Officials say re-branding reflects Florida bay port’s regional scope.
The Port of Tampa is now called Port Tampa Bay, part of a re-branding effort designed to emphasize the port’s regional reach beyond the city and attract more business from shippers and carriers.
Port President Paul Anderson splashed the news, along with a new logo and promotional video, to the community during the port’s annual State-of-the-Port address Jan. 22.
“There’s a whole new customer-centric focus and energy to what we’re doing here. We’re making the investments and structural moves to provide more capacity and value for our customers — and now we’re telling everyone about it. Our new logo and brand messages reflect regionalism and diversity in our lines of business and reflect who we are as a truly world-class port,” he said, according to a port authority summary of the event.
The new name is part of a broader image campaign and connotes the port serves a wider metropolitan area that includes the neighboring cities of St. Petersburg and Clearwater and the surrounding Hillsborough County, as well as Polk, Pinellas, Pasco, Hernando, Citrus and Manatee counties. Tampa has a population of about 350,000 people, while the tri-city region has more than 2.8 million people. But port officials have stressed for years that Tampa is an ideal gateway for the entire central Florida market that includes Lakeland and Orlando.
Florida will soon became the third largest U.S. state, with 20 million residents, but the population swells with close to 100 million visitors each year. There are 8.5 million people living within a 100-mile radius of Port Tampa Bay and another 55 million visitors along the Interstate 4 corridor every year that the port serves.
“We are truly a regional economic driver. We impact this region by over $15 billion” and 80,000 jobs, Anderson said the following day at an industry workshop in Tampa.
Port Tampa Bay is following the lead of other companies that have changed monikers to reflect the regional nature of their customer base, including the St. Petersburg Times (now the Tampa Bay Times). All three major professional sports teams in the area — the Tampa Bay Rays in baseball, Tampa Bay Lighting in hockey and the Tampa Bay Buccaneers in football — promote this regional outlook.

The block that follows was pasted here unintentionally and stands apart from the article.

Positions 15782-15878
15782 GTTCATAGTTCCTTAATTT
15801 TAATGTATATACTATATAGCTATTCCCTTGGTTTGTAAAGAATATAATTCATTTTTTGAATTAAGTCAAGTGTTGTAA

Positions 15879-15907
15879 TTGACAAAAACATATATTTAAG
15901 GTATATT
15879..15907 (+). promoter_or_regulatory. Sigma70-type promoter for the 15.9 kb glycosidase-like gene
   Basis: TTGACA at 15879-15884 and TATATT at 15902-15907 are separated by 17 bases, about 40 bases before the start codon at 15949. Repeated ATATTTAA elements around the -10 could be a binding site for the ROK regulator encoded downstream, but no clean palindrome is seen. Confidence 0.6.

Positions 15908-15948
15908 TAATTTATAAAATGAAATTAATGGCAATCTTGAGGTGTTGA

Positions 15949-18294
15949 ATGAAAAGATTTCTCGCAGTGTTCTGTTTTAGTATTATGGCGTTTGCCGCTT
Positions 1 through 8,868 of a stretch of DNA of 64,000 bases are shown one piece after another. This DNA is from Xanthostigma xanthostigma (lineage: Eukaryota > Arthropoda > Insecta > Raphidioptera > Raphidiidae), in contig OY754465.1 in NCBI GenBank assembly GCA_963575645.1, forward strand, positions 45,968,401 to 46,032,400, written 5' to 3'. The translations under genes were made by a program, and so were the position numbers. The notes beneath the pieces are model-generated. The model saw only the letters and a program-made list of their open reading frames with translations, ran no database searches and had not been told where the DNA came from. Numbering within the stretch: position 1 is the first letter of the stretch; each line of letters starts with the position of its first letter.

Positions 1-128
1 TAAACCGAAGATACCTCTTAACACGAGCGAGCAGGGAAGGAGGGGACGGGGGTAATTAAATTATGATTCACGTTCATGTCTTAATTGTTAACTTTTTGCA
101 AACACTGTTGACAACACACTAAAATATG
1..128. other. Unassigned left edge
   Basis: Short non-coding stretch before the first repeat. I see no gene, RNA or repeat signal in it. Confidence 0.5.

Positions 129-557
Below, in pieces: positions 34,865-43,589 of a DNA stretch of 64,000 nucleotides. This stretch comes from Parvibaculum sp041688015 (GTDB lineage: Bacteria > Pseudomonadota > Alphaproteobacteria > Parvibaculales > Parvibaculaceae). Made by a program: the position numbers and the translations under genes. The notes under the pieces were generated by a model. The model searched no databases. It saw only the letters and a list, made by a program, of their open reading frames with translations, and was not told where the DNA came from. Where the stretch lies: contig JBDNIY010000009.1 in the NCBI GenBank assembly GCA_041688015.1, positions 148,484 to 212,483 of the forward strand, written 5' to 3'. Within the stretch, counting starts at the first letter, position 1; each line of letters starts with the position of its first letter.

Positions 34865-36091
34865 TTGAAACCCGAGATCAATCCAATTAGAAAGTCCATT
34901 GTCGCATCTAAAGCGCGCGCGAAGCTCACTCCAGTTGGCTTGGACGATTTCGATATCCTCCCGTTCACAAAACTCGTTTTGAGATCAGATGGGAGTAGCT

Anderson said Port Tampa Bay wants to support other ports such as Port Citrus, a potential new bulk port to the north along a shallow inland canal with access to the Gulf of Mexico. Citrus County has just completed a feasibility study for a port facility and wants to attract dry bulk businesses such as timber and aggregate to set up along the canal and ship to Mexico by barge.
Cooperation with nearby Port Manatee, a fierce competitor for cargo, could prove more difficult.
Port Tampa Bay is the largest port in Florida in terms of tonnage and real estate. It is a major liquid and dry bulk port, but its business includes containers, breakbulk and cruises. The port is also pursuing new roll-on/roll-off vehicle business and increased throughput of perishables by partnering with a group organizing an expedited refrigerated train to the Midwest. Tampa officials like to say the port is the “closest full-service port to the Panama Canal.”
“We have to become an efficient link in the supply chain for any of these projects, and the renaming is part of that,” Raul Alfonso, the port’s chief commercial officer, said in an interview. “We can’t just say we have a berth.
“We are more than a bulk or a cruise port. We are a gateway. We need to change that perception” among shippers around the world who normally think about other cities to access the Florida market, he said.
Port Miami is the closest U.S. port to the Panama Canal, but it is primarily a container port. Tampa is a small player in the container market, but is heavily promoting its proximity to Orlando to attract international shippers and carriers.
The name change doesn’t affect the port’s governing structure. The Tampa Port Authority still manages the port as an agency of Hillsborough County.